Uni Life

Club Spotlight: Newcastle University Women in Engineering (NUWiE)

Eight women stand in front of a balloon display

Starting university can be daunting, especially when you start on your own and without connections with your fellow students and industry. Newcastle University Women in Engineering (NUWiE) is an inclusive student society for any student who is looking for these connections. Established in 2014 by female engineering students, NUWiE creates networks and opportunities to help students thrive in engineering. Yak Writer and Designer Yasmina El Mrabet had a chat with NUWiE Vice President, Grace Gillogly to find out more about all things women in engineering at UON.

NUWiE was born out of a crucial need to address the underrepresentation of women in engineering disciplines. In 2014, a group of pioneering female students identified the gender disparity across engineering fields. Some areas, such as electrical and software engineering, had as little as 5% female representation.

Grace Gillogly, Vice President of NUWiE, explains that “Women represent 50 percent of the population in the world, and if you’ve only got half of the population designing things for the majority you’re not going to get a female perspective. It’s important to amplify the voices of women in engineering because diversity can improve outcomes.”

The club’s mission has always been clear, to provide a platform where female engineering students are supported to connect, share experiences, and be empowered to excel in their chosen fields. Over the years, it has fostered a supportive and inclusive environment for women in engineering, breaking down the barriers that may have otherwise hindered their progress.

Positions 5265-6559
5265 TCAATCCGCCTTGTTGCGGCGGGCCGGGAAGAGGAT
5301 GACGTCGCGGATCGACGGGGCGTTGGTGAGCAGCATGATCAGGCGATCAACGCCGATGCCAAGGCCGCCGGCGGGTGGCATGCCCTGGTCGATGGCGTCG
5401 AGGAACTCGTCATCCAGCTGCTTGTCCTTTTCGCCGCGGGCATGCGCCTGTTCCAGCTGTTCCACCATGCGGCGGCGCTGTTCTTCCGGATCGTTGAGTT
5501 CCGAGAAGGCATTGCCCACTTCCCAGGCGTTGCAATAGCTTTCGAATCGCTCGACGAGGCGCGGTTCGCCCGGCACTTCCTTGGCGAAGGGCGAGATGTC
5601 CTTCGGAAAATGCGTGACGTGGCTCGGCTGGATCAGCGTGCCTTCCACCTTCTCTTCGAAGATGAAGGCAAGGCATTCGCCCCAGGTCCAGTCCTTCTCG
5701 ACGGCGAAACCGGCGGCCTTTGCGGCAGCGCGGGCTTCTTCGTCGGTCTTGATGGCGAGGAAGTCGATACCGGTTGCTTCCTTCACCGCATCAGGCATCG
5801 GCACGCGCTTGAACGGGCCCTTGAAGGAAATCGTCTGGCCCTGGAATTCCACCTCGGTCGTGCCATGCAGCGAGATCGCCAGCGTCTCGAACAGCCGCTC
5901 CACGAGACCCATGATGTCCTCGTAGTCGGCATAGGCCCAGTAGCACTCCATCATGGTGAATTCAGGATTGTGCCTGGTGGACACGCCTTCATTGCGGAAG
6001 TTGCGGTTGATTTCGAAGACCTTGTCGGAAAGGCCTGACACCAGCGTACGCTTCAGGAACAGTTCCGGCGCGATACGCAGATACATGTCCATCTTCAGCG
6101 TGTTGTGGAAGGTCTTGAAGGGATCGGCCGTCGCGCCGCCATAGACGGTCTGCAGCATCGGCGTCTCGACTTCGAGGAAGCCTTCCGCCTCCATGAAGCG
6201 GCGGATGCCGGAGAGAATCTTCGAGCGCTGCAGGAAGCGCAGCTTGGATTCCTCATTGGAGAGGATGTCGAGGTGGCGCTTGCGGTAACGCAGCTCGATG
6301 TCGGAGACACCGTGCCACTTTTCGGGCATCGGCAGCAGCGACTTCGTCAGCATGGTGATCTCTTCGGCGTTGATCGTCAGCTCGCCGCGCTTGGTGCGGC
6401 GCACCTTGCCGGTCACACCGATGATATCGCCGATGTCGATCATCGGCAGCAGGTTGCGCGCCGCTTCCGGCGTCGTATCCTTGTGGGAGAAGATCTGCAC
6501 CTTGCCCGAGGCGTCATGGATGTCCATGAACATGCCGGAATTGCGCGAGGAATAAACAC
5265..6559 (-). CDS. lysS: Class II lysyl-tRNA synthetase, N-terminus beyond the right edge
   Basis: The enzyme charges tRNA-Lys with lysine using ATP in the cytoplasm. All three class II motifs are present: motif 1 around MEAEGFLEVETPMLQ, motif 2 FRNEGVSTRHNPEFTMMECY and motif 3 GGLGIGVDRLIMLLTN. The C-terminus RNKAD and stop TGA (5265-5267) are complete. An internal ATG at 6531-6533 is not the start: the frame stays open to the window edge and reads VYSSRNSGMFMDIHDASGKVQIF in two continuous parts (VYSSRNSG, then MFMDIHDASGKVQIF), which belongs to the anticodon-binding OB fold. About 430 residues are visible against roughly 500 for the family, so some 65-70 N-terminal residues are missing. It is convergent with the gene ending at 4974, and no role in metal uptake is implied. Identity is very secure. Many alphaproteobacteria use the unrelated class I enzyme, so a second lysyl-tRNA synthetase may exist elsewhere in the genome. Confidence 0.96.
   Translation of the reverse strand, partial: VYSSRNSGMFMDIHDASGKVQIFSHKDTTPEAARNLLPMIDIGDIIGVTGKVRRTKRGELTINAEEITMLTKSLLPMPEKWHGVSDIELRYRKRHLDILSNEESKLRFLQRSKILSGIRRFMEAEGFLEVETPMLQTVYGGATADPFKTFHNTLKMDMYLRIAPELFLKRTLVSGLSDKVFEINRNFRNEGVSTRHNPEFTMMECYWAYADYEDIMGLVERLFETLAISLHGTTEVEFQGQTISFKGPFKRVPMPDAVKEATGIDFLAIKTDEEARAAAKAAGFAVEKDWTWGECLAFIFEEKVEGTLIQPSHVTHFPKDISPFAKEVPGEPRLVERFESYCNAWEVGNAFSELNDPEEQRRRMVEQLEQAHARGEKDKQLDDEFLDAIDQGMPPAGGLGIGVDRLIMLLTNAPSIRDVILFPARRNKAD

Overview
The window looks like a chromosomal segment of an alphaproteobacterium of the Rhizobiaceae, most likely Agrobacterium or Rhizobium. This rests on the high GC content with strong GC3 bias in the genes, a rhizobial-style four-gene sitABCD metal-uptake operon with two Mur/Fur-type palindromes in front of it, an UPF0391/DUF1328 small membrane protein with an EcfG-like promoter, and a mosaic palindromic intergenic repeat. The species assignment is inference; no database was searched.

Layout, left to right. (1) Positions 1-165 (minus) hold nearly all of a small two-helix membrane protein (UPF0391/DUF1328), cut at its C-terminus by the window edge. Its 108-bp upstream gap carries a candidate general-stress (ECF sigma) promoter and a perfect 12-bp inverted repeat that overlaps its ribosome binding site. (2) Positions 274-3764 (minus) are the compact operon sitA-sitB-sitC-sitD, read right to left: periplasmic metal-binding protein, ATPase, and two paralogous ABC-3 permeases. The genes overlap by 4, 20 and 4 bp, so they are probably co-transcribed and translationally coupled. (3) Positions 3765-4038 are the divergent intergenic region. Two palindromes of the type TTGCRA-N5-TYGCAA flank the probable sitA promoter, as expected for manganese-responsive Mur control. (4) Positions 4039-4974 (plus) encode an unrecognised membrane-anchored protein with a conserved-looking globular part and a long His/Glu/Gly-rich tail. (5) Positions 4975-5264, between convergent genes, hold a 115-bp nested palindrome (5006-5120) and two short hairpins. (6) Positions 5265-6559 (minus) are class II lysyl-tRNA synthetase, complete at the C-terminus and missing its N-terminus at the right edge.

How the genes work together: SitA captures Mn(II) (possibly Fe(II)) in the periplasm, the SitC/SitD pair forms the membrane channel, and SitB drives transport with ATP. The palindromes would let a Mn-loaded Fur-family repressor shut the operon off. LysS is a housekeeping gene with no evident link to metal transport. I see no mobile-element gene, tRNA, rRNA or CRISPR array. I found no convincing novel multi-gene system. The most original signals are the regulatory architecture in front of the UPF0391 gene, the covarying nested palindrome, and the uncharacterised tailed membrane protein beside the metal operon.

Creating opportunities and fostering connections
A major focus of the club is connecting students with industry opportunities. Through various networking events, site visits, and collaborations, the club has successfully connected students with industry professionals, helping them gain insights into their future careers. Sponsorship from engineering firms demonstrates the mutually beneficial relationships formed through these events, as industry is keen to increase female employment.

The two flagship club events are the Cocktail Connections and Newcastle Networking Nights, attended by over 200 students and 50 industry representatives this year. These events create a bridge between the academic world and the professional realm, allowing students to gain exposure to ‘what’s out there’ in engineering jobs.

“Cocktail Connections focuses on increasing opportunities for women in industry. It helps female students get their foot in the door and explore career prospects.” Grace said.

NUWiE also organises site visits to different businesses to give students a real-world glimpse into their potential careers. Whether it is visiting Transport for NSW or other engineering companies, these visits have made students aware of how they can contribute to their chosen fields and the community.